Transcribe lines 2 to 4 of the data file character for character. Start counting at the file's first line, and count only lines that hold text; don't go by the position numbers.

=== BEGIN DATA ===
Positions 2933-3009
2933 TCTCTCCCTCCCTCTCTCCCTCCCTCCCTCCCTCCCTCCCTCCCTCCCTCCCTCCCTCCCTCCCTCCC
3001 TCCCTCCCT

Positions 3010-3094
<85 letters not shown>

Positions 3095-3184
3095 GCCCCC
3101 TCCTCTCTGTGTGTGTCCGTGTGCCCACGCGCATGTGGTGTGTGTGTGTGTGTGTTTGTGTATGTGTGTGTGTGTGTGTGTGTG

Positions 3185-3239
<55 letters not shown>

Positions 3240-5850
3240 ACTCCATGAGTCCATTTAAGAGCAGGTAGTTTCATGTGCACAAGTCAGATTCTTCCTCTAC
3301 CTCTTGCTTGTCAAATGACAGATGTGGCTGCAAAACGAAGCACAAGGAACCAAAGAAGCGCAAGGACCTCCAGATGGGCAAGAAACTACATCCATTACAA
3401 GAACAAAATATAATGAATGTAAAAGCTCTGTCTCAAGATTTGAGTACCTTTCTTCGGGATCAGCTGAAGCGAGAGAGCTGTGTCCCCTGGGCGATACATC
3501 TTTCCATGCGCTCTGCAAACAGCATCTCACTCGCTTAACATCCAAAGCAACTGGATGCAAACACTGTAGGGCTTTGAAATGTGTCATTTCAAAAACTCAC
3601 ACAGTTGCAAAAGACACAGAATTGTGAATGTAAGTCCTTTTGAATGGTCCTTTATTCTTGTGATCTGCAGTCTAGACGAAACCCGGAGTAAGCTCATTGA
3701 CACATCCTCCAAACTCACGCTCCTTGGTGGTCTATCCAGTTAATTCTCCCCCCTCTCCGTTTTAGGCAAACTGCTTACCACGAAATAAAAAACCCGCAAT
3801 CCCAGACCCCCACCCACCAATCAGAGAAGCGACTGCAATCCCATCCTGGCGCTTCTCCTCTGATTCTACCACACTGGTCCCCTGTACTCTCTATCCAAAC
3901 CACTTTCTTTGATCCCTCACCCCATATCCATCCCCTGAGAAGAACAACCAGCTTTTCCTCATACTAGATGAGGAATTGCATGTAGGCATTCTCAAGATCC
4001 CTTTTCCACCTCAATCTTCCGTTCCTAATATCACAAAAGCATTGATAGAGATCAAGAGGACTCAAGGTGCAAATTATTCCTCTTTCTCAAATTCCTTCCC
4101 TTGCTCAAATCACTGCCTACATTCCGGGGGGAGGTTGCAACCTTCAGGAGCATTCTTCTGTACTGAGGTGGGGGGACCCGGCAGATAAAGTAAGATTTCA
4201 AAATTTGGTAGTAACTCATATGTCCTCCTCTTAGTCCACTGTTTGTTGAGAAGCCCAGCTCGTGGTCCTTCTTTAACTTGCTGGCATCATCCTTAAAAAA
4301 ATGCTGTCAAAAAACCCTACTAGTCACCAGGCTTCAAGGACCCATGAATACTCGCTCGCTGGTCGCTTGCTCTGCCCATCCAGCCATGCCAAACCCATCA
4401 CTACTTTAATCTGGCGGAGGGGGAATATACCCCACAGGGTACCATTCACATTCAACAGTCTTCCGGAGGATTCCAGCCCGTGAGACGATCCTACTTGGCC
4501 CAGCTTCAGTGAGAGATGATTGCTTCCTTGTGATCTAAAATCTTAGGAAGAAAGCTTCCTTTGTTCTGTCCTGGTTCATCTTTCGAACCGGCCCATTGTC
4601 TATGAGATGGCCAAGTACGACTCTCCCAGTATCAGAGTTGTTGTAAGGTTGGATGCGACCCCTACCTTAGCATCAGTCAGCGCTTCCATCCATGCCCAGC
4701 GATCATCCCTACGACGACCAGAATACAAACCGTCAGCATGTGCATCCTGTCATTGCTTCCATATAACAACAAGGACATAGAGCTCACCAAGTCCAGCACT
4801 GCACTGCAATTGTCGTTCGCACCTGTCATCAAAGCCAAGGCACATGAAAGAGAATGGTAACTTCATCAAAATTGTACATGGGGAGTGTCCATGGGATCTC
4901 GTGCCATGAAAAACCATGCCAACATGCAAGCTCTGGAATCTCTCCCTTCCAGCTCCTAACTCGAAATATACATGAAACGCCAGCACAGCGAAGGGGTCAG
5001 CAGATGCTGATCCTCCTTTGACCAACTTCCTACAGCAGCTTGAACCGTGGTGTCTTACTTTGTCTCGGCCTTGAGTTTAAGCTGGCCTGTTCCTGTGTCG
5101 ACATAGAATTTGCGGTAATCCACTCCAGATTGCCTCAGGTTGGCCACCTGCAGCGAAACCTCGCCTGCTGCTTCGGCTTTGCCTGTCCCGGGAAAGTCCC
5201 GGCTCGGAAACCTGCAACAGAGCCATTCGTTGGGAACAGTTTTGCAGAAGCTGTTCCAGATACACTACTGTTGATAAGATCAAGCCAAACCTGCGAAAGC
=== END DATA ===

2933 TCTCTCCCTCCCTCTCTCCCTCCCTCCCTCCCTCCCTCCCTCCCTCCCTCCCTCCCTCCCTCCCTCCC
3001 TCCCTCCCT

Positions 3010-3094